US oil settles up 2.7% at $53.99 per barrel as Saudi Arabia signals OPEC deal extension

An offshore oil rig off the coast of Norway.
Nerijus Adomaitis | Reuters

Oil prices rose on Friday, climbing further from five-month lows hit this week, after Saudi Arabia said OPEC was close to agreeing to extend an output production cut beyond June.

Brent crude futures rose 2.7% to $63.33 a barrel. U.S. West Texas Intermediate (WTI) crude futures rose 2.7% to $53.99 a barrel.

Both benchmarks were on track for a third weekly decline. On Wednesday they hit their lowest since January.

Saudi Energy Minister Khalid al-Falih told a conference in Russia that the Organization of the Petroleum Exporting Countries (OPEC) and its allies should extend oil production cuts.

He said that while OPEC was close to agreement, more talks were needed with non-OPEC countries that were part of the deal to reduce output by 1.2 million barrels per day (bpd), which runs out at the end of this month.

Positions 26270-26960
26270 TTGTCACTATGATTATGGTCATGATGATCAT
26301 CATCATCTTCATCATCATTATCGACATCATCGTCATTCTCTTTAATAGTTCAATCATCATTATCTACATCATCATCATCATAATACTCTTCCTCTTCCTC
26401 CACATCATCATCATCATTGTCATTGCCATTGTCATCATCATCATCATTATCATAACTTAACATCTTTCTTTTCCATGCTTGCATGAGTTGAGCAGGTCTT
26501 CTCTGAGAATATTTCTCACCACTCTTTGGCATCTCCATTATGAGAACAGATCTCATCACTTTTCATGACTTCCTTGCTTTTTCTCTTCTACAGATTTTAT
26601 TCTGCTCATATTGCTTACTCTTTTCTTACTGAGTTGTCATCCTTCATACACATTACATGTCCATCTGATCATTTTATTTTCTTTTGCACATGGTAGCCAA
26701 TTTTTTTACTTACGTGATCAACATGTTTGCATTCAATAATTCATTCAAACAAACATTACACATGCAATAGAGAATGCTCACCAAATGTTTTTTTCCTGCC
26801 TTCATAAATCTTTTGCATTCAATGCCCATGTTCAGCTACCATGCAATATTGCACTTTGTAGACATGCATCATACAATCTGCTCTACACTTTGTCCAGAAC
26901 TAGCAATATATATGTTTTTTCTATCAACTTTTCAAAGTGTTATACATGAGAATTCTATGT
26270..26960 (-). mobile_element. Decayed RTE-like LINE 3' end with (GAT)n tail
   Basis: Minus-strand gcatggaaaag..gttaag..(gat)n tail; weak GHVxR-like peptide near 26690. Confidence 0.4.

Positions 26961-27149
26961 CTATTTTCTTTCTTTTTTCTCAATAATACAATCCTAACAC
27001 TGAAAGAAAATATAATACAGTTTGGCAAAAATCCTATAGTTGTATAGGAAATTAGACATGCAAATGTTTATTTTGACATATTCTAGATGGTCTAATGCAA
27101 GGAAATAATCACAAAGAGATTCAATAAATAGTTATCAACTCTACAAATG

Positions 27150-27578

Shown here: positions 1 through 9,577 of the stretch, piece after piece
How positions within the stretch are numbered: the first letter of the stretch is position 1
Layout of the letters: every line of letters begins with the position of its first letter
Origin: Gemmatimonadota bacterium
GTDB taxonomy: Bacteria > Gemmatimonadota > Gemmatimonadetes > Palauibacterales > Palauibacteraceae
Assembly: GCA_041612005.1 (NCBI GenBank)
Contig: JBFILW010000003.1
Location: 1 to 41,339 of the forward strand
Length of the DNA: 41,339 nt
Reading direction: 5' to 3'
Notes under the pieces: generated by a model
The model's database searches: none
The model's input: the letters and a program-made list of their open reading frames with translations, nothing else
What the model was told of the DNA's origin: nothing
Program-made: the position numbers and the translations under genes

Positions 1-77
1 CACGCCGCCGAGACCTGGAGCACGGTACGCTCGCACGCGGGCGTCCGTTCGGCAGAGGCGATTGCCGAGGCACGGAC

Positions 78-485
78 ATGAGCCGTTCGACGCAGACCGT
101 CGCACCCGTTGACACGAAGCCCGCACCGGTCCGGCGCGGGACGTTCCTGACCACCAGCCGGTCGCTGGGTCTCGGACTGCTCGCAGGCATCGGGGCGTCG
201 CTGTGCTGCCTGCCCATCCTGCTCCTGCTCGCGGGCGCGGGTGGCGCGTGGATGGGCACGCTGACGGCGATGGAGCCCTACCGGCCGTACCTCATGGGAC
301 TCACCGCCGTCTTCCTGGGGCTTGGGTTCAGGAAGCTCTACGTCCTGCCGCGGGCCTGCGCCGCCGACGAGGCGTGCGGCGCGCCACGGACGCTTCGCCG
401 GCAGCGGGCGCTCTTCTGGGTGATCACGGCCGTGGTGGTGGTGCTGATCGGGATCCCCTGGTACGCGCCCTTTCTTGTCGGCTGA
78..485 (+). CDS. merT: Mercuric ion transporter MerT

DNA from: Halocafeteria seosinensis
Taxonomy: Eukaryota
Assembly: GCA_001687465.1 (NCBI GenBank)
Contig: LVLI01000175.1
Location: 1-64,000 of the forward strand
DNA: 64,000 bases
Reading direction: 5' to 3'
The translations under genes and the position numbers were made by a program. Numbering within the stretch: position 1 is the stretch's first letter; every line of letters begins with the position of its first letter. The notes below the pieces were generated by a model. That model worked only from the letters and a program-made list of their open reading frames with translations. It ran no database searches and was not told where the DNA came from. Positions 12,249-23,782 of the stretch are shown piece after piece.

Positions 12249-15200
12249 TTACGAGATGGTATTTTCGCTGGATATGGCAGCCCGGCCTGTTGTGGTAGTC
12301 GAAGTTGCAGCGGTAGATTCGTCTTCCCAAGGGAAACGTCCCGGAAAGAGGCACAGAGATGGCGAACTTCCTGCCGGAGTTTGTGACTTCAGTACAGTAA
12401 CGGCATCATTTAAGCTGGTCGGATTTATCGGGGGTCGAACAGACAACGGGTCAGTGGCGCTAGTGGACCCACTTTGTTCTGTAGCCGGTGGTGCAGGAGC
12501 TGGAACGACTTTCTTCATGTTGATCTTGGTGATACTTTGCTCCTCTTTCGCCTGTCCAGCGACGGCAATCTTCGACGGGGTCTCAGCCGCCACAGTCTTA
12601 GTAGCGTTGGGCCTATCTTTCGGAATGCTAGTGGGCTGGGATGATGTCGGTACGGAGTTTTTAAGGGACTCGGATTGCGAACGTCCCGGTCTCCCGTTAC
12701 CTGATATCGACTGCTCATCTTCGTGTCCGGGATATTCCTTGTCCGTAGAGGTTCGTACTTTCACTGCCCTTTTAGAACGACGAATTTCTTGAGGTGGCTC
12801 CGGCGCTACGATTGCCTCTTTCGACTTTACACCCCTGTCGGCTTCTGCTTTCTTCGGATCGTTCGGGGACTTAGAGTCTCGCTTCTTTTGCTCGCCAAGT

Supply has also been limited by U.S. sanctions on oil exports from Venezuela and Iran. On Thursday, Washington tightened pressure on Venezuela's state-owned oil company by making clear that exports of diluents by international shippers could be subject to sanctions.

Demand sentiment remains weak as investors worry about a stalling global economy and an intensifying trade war between the United States and China.

The United States has also threatened tariffs on goods from major trading partner Mexico. U.S. President Donald Trump vowed that tariffs of 5% will be imposed on all Mexican exports to the United States on Monday if Mexico does not step up efforts to stem an increase in migrants heading for the U.S. border.

U.S. and Mexican negotiators resumed migration talks on Friday. Marc Short, chief of staff to U.S. Vice President Mike Pence, said the administration planned to move forward with a legal notification of its planned 5% tariff.

But some market participants were skeptical the tariffs would go into effect on Monday.

"We believe that Trump will delay any tariffs as he will attempt to preclude another dive in the stock market," Jim Ritterbusch of Ritterbusch and Associates said in a note.

Because of weak economic data and the widening trade conflict, Commerzbank revised their third-quarter forecast for Brent down to $66 from $73 a barrel.